What Does It Take? Auto/biography as Performative PhD Thesis
Recently I completed a performative (creative) PhD in the School of Creative Communication (now the Faculty of Design and Creative Practice) at the University of Canberra, Australia, where such doctorates were established only in 2002. Since I completed in 2006, I have been contemplating some process issues that emerged during my three and a half year's studies. While conferring with fellow students and colleagues at three universities in England, I found that the many of the problems they encountered were similar and so were not due uniquely to the innovative phase that I encountered, but were part of a wider scenario. At my university, the requirements for a creative doctorate are a creative component (equivalent to about 60,000 words) and a theoretical component (exegesis) of about 30,000 words. The physical outcome of my thesis is two artist's books: one, Tissue, is autobiographical, while questioning the nature of autobiography, memory and identity. The other, Re-Picturing My Life, is the theoretical component, examining several paradigms including issues of methodology; the value of art as research; theories of memory, identity, autobiography, and human interactions with objects. I have placed some of my text/images in this paper to provide a taste of the work in my thesis. My paper reflects on performative work in the context of academic research, and the resilience, determination and sense of humour needed to complete a doctorate successfully in this valuable area of endeavour.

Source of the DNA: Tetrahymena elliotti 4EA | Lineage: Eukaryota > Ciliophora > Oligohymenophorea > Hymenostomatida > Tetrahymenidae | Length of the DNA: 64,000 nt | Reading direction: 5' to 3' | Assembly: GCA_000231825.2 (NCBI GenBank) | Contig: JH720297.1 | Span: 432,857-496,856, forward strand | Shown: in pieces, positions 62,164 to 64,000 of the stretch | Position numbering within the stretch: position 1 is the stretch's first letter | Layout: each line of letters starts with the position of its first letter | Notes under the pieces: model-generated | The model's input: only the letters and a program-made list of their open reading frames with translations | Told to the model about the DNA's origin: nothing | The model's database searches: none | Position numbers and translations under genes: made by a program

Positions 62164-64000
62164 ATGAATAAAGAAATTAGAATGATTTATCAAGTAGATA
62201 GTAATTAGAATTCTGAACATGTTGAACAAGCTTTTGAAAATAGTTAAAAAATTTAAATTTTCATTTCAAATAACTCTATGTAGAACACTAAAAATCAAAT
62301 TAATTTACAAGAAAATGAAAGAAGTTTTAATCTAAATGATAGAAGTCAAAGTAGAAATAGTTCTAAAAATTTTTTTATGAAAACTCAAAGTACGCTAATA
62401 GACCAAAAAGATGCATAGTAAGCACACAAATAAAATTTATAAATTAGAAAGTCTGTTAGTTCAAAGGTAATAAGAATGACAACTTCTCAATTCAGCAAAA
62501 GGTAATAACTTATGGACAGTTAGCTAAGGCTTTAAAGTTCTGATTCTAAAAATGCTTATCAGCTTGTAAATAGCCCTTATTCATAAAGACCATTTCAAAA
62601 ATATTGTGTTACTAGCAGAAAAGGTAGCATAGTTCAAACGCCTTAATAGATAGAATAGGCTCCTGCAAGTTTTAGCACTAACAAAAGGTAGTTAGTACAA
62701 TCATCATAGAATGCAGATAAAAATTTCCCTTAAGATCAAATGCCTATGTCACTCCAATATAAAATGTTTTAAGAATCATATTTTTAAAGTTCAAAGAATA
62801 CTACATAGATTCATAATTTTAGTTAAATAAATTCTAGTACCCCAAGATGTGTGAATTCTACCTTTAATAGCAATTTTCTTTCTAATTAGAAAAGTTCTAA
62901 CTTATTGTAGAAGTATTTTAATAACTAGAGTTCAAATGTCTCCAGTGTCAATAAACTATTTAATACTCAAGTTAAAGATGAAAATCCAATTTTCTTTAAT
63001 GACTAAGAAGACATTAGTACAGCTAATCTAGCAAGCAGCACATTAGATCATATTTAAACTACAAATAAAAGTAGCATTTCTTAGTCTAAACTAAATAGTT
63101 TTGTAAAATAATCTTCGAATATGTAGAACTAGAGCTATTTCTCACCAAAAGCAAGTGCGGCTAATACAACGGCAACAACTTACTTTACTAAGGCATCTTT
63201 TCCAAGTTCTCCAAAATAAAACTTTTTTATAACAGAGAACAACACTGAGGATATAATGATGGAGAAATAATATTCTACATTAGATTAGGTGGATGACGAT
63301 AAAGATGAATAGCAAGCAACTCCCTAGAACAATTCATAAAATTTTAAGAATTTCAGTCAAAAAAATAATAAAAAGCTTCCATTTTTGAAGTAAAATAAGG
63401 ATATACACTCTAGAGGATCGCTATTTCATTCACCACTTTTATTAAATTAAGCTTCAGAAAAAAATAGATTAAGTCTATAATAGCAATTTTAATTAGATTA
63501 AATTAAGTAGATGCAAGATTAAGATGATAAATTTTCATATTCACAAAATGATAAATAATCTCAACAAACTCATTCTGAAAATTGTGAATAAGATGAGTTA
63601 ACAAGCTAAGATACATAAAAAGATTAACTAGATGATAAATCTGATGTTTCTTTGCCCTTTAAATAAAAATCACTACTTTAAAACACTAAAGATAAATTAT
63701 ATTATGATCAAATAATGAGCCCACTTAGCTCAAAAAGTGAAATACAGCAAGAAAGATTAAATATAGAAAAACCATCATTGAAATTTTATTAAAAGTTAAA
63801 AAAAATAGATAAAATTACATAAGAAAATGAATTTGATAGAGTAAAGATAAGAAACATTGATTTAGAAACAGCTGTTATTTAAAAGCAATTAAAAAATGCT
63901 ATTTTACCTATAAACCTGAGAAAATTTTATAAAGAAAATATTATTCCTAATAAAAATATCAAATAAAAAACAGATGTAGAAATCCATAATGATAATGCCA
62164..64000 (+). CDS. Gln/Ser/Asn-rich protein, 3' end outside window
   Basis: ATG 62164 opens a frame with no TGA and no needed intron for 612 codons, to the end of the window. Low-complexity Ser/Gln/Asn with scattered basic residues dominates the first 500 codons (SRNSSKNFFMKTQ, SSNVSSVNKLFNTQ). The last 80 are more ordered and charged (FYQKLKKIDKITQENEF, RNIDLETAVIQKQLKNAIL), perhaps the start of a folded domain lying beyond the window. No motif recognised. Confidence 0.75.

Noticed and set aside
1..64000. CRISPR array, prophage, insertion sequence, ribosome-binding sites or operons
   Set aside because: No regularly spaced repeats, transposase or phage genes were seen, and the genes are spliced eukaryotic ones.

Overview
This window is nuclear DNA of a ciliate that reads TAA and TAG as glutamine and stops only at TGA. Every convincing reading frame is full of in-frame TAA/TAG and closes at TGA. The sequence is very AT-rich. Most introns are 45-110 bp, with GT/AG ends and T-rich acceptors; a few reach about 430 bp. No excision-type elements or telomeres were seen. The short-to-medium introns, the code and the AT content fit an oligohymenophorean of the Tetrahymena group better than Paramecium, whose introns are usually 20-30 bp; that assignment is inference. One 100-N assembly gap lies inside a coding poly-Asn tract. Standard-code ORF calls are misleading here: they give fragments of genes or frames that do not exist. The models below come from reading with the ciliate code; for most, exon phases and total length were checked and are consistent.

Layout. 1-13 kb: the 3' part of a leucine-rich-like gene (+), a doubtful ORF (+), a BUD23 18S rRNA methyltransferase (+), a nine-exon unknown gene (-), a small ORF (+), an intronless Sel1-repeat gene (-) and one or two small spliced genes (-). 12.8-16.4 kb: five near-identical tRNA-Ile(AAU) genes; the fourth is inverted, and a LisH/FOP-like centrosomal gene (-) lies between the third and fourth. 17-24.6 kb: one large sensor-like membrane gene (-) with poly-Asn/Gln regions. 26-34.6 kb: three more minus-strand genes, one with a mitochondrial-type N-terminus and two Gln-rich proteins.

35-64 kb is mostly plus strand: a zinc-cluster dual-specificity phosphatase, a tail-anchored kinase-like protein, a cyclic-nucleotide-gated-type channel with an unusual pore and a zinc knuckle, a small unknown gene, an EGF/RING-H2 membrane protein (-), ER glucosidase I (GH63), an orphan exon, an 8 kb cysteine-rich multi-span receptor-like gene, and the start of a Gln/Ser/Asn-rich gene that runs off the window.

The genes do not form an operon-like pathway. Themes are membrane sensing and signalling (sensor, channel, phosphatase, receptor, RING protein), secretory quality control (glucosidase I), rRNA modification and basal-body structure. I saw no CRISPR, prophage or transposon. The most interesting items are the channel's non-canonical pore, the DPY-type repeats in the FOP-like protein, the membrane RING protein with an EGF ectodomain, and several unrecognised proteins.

arts-based research; auto/biography; creative doctorate; performative